In Charles Dickens' novel "David Copperfield," Wilkins Micawber delivers an economics lesson to young David that has been lost on most congressional Democrats, the president and many of us. "Annual income twenty pounds, annual expenditure nineteen nineteen six, result happiness. Annual income twenty pounds, annual expenditure twenty pounds ought and six, result misery."
The so-called "stimulus plan" cooked up mostly by House Democrats is, in reality, a plan to stimulate government and make it an even greater presence (and burden) in our lives. The appeal to speed and urgency by President Obama is an invitation to overlook details of the bill, which would accelerate the transformation of America from a capitalistic system that exalts the individual to a socialistic system that exalts the state.
Notice that in none of the apocalyptic rhetoric from the president and congressional leaders do we hear anything about the power of people to overcome the recession and restore the economy to health. There is no call for us to help ourselves first, with the aid of family and neighbors, and to employ vision, persistence and risk in climbing out of the recessionary hole. No, only government can save us, when, in fact, it is government (along with our greed) that has caused our predicament.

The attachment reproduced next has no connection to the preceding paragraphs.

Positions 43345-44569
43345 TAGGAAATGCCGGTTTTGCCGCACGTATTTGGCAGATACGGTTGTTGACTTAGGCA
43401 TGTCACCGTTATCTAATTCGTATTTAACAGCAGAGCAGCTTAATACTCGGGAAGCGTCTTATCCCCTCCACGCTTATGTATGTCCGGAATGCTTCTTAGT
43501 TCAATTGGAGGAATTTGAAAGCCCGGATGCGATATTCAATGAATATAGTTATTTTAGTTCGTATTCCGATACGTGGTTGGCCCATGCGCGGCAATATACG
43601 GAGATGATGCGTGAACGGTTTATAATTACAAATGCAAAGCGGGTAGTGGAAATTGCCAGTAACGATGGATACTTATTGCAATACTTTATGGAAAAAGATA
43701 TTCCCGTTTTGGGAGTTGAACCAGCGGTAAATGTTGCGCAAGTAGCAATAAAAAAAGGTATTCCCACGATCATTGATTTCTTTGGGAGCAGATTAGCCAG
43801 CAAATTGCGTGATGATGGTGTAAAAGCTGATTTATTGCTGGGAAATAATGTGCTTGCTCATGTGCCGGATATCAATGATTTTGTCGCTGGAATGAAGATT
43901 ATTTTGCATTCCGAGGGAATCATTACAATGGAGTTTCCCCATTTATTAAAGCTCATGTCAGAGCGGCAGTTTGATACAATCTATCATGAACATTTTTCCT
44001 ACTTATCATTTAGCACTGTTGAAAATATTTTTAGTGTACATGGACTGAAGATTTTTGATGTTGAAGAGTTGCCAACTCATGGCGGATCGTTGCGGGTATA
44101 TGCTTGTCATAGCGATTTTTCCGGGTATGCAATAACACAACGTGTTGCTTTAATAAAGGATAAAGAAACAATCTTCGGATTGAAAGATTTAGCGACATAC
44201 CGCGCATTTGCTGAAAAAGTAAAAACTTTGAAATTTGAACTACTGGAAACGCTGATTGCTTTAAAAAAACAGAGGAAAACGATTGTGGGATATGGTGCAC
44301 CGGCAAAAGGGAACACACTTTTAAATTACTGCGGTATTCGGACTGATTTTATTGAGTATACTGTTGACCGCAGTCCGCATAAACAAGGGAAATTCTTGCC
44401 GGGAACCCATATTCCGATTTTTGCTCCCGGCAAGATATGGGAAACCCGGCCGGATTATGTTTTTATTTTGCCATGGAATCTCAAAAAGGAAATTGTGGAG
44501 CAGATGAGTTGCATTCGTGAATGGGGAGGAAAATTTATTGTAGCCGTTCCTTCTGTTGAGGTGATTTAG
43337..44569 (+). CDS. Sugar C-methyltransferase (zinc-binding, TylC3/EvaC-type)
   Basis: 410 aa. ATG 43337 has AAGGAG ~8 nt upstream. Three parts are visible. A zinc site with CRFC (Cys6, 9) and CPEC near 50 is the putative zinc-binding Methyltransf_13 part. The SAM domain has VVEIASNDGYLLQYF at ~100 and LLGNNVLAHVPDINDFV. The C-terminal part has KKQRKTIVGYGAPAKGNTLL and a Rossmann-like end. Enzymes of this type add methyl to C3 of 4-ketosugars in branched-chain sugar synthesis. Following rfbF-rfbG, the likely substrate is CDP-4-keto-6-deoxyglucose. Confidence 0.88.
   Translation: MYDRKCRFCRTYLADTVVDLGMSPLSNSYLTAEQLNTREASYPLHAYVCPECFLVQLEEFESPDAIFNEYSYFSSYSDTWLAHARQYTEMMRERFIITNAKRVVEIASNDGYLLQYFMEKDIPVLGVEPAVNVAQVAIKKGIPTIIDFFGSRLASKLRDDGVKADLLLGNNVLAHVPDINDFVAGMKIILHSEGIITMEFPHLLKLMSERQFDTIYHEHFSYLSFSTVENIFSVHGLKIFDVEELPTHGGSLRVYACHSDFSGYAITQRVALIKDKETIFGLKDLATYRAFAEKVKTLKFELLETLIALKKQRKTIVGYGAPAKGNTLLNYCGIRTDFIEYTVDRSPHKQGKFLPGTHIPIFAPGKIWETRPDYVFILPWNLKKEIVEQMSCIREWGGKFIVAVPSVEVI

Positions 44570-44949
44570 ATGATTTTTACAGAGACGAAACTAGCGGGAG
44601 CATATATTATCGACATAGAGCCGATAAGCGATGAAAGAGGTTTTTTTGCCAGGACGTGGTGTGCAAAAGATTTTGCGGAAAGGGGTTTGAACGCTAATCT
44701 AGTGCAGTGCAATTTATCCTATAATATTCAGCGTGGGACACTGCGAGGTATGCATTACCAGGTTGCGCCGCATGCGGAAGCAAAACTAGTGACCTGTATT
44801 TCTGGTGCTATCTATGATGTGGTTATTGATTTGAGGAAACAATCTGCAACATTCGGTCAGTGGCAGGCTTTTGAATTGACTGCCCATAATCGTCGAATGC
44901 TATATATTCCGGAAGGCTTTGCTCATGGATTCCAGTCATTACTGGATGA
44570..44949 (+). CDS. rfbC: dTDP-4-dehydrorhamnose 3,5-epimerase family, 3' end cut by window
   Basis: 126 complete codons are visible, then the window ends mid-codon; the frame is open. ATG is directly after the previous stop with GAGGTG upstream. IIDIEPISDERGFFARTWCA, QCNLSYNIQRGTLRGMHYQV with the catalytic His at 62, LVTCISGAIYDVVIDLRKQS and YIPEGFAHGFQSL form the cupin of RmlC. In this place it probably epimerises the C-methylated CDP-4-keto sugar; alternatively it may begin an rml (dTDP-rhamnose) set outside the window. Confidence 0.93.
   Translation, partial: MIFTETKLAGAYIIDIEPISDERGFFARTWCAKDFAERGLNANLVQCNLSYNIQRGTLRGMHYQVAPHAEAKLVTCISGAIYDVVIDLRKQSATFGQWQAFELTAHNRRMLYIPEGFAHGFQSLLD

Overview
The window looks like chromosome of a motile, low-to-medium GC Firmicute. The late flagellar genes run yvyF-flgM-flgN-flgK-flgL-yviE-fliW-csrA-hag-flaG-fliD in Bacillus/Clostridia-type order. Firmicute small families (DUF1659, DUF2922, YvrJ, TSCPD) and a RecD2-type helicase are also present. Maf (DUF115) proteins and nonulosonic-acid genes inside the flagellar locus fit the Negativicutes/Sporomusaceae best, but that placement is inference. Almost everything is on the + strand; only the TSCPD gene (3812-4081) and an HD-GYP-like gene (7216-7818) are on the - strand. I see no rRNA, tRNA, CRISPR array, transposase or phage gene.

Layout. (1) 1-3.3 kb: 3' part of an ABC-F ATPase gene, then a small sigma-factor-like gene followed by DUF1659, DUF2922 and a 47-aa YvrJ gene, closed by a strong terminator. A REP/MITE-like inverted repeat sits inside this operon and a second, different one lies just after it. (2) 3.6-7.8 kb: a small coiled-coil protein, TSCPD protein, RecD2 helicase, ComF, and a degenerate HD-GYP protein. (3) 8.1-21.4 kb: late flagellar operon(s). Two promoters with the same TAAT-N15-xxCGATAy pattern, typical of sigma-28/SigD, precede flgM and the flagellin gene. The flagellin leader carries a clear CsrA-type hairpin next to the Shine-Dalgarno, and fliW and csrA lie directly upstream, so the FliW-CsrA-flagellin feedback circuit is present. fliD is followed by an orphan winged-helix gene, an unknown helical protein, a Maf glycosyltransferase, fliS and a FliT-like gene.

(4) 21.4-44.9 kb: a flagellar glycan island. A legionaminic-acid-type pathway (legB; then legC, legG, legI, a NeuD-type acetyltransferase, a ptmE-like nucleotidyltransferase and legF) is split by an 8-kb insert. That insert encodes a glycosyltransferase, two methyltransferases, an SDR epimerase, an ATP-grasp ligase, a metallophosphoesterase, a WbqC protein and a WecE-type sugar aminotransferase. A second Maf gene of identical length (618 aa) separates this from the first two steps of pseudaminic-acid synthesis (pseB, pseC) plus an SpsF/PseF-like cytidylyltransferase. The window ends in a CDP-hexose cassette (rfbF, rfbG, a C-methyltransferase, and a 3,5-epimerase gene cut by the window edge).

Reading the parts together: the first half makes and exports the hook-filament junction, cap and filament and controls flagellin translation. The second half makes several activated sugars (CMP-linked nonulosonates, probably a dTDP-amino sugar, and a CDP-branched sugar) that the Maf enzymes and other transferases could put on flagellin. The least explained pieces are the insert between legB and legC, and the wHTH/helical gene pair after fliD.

Robert Rector, a Senior Research Fellow at The Heritage Foundation, has studied the House bill. He finds it to be a resurrection of the welfare state, which many believe died during the Clinton administration with considerable assistance from the then-Republican Congress.
Rector notes that in the first year following enactment of the stimulus bill, "federal welfare spending will explode upward by more than 20 percent, rising from $491 billion in fiscal year 2008 to $601 billion in FY 2009." That would be the largest expansion of welfare in the nation's history. But it is only the beginning of Obama's pledge to "Joe the Plumber" to "spread the wealth around."
"Once the hidden welfare spending in the bill is counted," writes Rector, "the total 10-year fiscal burden (added to the national debt) will not be $816 billion, as claimed, but $1.34 trillion. This amounts to $17,400 for each household paying income tax in the U.S."